Twelve years ago, a Warwick couple decided a small beach cottage would be the perfect escape for their family during the summer months. More than 50 years old, the cottage they purchased on Potter Pond in East Matunuck was everything a typical summertime pied-a-terre should be: no frills, full of salty air and complete with a dock and little boat. And all within walking distance to the beach. But after some time, the charming quirks started to become irksome flaws, and the family had also had some growing pains – literally. “It was perfect for our family at the time, but [our] family started to grow in leaps and bounds,” says the homeowner. “Plus, nothing had been done to it and it was starting to fall apart.” The four children in the family started families of their own, and suddenly, grandma and grandpa’s beach house wasn’t big enough for even the most basic camp-style overnight.
By 2010, the couple decided to build an entirely new home on the property, one where they, their children and their six grandchildren could relax and spend time together. But there were challenges. First, any new construction on the water is subject to a host of rules, regulations and time-consuming permits and permissions. As anyone who has built in coastal zone management classifications can tell you, patience, determination and organization are particularly handy when undertaking such a project. Second, the homeowners only had .09 acres of land to work with – and they were required to stay within the cottage’s original footprint. So instead of building out, they built up.
Having never renovated or built a home, they enlisted the help of local residential architect Laura Krekorian. With more than two decades’ experience designing homes in southern Rhode Island and specializing in well-designed beach cottages, Laura was the obvious choice for the homeowner’s needs and challenging circumstances.
“The property is in such a special location, it really needed a specially designed house,” says Laura. “The biggest challenge on the house was the site constraints. We had a pretty small house footprint to work within because of the lot size and the proximity to Potter Pond, and the [homeowners] have a very large family they need to accommodate on a regular summer day.”
But where some see challenges, others see solutions. “The property is in a flood zone subject to wave action, so it had to be built up on piers, a whole story above grade. “Connecting the living space to the yard is tough with this setup, and keeping the house from looking too tall proportionally is another,” explains Laura. “With the house lifted up so high, I had to work hard to bring down the scale through the shape and proportion of the body of the house and roofline, materials selection, and adding roof overhang – and details like the shingled flared skirt along the first floor and exposed rafter tails along the roof.” She also designed a large deck on the first floor open to the living area for outdoor gatherings, connected to the yard with an outdoor stair. Adding stones to the supportive piers also added a more natural aesthetic. “My ultimate goal is always to create a house with simple lines and natural materials that fits in its surroundings: that looks like it belongs there, that feels good to be in and that fulfills the client’s wish list.”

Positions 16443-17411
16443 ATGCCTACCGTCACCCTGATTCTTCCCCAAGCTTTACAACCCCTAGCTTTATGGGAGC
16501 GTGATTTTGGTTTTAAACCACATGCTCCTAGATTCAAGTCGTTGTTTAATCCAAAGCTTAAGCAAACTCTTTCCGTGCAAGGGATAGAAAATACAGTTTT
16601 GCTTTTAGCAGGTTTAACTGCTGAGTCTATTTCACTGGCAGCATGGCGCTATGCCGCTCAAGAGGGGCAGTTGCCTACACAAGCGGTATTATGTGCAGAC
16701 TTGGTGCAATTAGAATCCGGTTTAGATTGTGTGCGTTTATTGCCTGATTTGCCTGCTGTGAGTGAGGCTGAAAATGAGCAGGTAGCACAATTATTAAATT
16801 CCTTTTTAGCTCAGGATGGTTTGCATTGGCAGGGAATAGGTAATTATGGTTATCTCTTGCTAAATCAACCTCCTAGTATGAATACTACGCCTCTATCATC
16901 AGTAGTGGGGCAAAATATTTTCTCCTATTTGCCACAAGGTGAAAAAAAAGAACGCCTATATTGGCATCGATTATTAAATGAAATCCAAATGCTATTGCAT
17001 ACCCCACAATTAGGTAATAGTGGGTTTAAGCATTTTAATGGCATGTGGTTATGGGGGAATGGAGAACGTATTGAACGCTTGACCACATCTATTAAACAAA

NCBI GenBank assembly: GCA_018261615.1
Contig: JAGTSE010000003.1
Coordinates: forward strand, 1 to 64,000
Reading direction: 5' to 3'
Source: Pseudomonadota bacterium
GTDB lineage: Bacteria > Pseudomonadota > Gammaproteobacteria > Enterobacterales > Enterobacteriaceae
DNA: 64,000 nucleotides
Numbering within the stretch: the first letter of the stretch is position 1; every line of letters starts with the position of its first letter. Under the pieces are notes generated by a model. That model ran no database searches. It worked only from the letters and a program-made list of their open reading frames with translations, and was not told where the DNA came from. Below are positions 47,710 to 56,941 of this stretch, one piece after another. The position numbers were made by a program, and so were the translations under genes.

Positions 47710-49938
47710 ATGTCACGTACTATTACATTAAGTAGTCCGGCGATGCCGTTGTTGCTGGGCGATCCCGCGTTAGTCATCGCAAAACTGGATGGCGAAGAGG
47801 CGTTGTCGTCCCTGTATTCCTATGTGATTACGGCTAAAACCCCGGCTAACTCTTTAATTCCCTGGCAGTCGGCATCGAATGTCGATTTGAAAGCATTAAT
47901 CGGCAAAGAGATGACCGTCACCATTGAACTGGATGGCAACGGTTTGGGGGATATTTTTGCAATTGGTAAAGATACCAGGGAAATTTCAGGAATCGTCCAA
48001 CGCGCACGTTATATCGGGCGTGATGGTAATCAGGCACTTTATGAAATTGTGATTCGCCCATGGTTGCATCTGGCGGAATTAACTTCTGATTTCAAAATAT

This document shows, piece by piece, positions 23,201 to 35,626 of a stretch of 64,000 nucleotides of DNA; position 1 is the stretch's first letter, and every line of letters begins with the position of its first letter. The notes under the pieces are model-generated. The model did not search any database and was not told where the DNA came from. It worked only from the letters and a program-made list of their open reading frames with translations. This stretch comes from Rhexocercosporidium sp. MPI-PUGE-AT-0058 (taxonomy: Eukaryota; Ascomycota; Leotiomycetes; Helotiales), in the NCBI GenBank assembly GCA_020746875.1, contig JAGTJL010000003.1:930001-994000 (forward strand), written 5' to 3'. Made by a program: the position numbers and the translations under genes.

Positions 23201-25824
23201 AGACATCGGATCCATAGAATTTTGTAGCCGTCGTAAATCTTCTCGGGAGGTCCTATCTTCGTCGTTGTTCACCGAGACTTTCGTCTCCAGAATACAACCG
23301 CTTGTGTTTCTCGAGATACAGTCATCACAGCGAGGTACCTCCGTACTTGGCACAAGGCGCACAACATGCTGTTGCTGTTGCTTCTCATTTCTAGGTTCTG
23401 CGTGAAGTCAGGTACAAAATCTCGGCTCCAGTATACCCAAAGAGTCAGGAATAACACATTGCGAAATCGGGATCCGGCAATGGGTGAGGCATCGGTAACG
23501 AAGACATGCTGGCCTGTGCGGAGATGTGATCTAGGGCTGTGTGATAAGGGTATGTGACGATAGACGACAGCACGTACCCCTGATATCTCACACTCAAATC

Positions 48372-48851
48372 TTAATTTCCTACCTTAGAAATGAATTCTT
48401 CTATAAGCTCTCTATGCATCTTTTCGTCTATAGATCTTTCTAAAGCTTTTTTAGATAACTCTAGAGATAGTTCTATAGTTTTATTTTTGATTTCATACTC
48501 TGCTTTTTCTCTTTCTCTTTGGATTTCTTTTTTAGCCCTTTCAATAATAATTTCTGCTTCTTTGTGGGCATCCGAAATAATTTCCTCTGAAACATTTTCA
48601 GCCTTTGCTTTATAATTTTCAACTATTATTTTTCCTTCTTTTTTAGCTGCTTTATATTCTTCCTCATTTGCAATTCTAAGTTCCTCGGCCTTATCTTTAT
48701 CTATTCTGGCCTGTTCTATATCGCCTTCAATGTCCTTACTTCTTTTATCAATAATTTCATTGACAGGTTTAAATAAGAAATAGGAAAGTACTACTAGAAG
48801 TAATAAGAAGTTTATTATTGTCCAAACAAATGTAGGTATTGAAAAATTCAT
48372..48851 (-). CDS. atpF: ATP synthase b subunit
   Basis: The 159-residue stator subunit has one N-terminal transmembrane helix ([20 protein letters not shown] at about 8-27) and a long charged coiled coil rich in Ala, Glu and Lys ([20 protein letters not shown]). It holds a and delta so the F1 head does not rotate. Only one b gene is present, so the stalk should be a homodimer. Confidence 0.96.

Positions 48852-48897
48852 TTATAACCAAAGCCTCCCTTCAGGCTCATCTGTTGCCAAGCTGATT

“She had a lot of great ideas to match our great ideas,” says the homeowner. Laura crafted a design that granted all their wishes – and then some. The architect fashioned a two-story coastal enclave, executed by builder Nate Holloway, that’s raised 13 feet above ground with a contemporary kitchen, open flow, two bedrooms and a custom built “bunk room” that’s perfect for the grandchildren to pile in after sun-soaked days with the sand between their toes. The room isn’t considered a bedroom as there is no door and could easily be considered multi-functional. “If you had a door, it would be considered a bedroom, but we did want as much sleeping space as possible,” says the homeowner. “Plus, the bunkroom provides plenty of storage.” Laura and the homeowners both also wanted to fill the home with natural light and plenty of windows to take advantage of the coveted views.
When it came to décor, the homeowner admits that while she had an affinity toward certain colors, the idea of choosing differing but coordinating hues for each space was a bit overwhelming. She turned to Monique Sabatino of Balanced Interiors based in nearby Narragansett for guidance. Though a comprehensive interior design company, Sabatino specifically worked with the homeowner on wall color and window treatments.“I had a good idea what I wanted: beachy, soft and light gray, whites and blues. We did it together,” says the homeowner.
“The house is small but doesn’t feel small,” Monique says. The layout is efficient and there are views of the pond from every room. It’s cozy enough for two, yet can expand to accommodate a large family of guests. She adds, “Designing in details like the timber truss above the upper deck, large double hung windows, exposed rafter tails, the flared shingle skirt, stainless steel railings that you see right through, even the stone piers and arches, give the house its character and help make it that special destination that if you’re lucky, you get invited to enjoy.”
Though it took about a year to build, the experience, and most of all the result, was well worth it, say the homeowners. Today, they are enjoying an entirely new home with an entirely new outlook – all while creating new memories.